March 13, 2012 / 11:40 AM / 8 years ago

C$27 billion suit vs Big Tobacco starts in Montreal

Cigarettes are seen in this picture illustration taken in Montreal, March 11, 2012. Canada's three main tobacco companies are headed to Quebec court on Monday, in a C$27 billion tobacco lawsuit, the largest civil case in Canadian history. REUTERS/Christinne Muschi

(Reuters) - Canada’s three biggest tobacco companies, all with multinational parents, face C$27 billion ($27.30 billion) in damages and penalties as the largest civil lawsuit in the country’s history gets underway on Monday.

The companies, Imperial Tobacco Canada, JTI-Macdonald Corp and Rothmans Benson & Hedges, are named in the class-action suit by a group of current and former smokers in the trial, which takes place in Quebec Superior Court in Montreal.

At question is whether the companies adequately warned smokers of the dangers of cigarettes. It is the first time tobacco companies have gone to trial in a civil suit in Canada.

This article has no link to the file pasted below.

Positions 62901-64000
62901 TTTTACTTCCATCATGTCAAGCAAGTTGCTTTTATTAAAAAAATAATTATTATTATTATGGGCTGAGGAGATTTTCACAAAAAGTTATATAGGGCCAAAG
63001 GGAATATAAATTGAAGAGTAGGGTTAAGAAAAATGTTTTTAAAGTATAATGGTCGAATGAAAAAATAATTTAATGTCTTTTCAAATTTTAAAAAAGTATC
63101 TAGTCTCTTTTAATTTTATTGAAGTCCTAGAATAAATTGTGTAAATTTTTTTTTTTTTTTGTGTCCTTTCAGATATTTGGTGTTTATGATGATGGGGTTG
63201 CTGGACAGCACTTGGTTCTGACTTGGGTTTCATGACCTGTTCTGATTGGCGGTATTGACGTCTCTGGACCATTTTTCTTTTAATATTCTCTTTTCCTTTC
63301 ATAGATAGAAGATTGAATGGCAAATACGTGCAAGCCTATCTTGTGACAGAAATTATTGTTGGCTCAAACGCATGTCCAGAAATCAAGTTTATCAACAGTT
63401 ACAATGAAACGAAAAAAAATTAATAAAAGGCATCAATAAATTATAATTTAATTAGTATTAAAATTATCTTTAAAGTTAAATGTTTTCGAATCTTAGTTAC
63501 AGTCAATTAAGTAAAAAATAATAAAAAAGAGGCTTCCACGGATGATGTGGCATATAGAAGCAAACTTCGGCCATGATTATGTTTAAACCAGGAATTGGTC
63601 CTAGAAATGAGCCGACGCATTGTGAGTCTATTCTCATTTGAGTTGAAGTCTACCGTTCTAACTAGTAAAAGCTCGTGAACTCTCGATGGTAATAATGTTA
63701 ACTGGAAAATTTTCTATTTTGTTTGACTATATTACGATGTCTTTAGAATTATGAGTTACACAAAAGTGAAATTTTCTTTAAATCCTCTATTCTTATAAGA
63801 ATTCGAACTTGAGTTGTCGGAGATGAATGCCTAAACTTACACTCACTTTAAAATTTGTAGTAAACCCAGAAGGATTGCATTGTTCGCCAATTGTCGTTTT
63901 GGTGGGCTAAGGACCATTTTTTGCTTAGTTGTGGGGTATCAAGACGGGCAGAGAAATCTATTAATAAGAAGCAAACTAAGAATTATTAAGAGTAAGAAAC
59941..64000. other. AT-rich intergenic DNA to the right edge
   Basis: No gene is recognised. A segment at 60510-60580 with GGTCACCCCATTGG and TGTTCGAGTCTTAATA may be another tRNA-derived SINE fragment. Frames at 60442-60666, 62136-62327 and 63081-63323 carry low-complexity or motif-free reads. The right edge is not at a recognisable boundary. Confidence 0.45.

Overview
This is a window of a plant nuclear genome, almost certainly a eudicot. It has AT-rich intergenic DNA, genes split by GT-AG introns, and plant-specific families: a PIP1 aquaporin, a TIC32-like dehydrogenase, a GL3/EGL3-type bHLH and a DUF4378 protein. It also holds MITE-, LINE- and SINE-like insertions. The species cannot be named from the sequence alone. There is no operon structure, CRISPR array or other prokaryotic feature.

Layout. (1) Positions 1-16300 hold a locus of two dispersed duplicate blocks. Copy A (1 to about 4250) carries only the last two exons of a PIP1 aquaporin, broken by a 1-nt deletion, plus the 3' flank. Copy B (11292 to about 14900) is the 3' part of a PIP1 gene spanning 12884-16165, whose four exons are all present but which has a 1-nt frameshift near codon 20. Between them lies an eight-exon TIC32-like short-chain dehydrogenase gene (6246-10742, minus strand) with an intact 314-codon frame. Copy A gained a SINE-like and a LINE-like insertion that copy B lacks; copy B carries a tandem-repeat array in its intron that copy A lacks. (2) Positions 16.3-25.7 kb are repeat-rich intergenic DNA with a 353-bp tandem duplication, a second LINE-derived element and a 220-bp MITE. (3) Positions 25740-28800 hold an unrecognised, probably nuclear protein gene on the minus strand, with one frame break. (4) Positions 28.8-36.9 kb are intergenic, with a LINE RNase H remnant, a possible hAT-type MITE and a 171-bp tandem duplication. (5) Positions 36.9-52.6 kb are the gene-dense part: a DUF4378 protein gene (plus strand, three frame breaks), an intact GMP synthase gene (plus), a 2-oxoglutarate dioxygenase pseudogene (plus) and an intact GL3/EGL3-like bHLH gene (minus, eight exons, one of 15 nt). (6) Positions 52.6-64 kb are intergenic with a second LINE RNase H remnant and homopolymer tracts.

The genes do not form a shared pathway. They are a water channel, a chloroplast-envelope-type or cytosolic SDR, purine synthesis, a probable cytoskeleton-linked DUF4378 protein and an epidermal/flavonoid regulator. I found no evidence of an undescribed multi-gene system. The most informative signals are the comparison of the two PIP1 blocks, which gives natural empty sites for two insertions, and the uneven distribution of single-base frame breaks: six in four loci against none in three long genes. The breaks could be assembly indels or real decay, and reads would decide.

The plaintiffs say they were hoodwinked into buying an addictive product and have since developed a range of smoking-related illnesses including lung cancer and emphysema.

More than 10,000 people die each year in the Canadian province of Quebec from causes directly linked to smoking. Quebec’s annual healthcare spending on tobacco-related ailments tops C$1 billion ($1.01 billion), according to the Canadian Cancer Society.

Imperial Tobacco Canada, a division of British American Tobacco, issued a statement on Monday noting that the risks of smoking have been known for years and calling the lawsuit “an opportunistic cash grab”.

JTI-Macdonald Corp is a division of Japan Tobacco International and Rothmans Benson & Hedges Inc is a division of Philip Morris International.

The Canadian government regulates and taxes the tobacco industry, and has imposed graphic warnings on cigarette packages in recent years. Canada also restricts how tobacco is marketed and sold in an effort to dissuade consumption.

Separately, numerous Canadian provinces are teaming up to sue tobacco companies in hopes of recovering billions of healthcare dollars spent to treat the victims of tobacco use.

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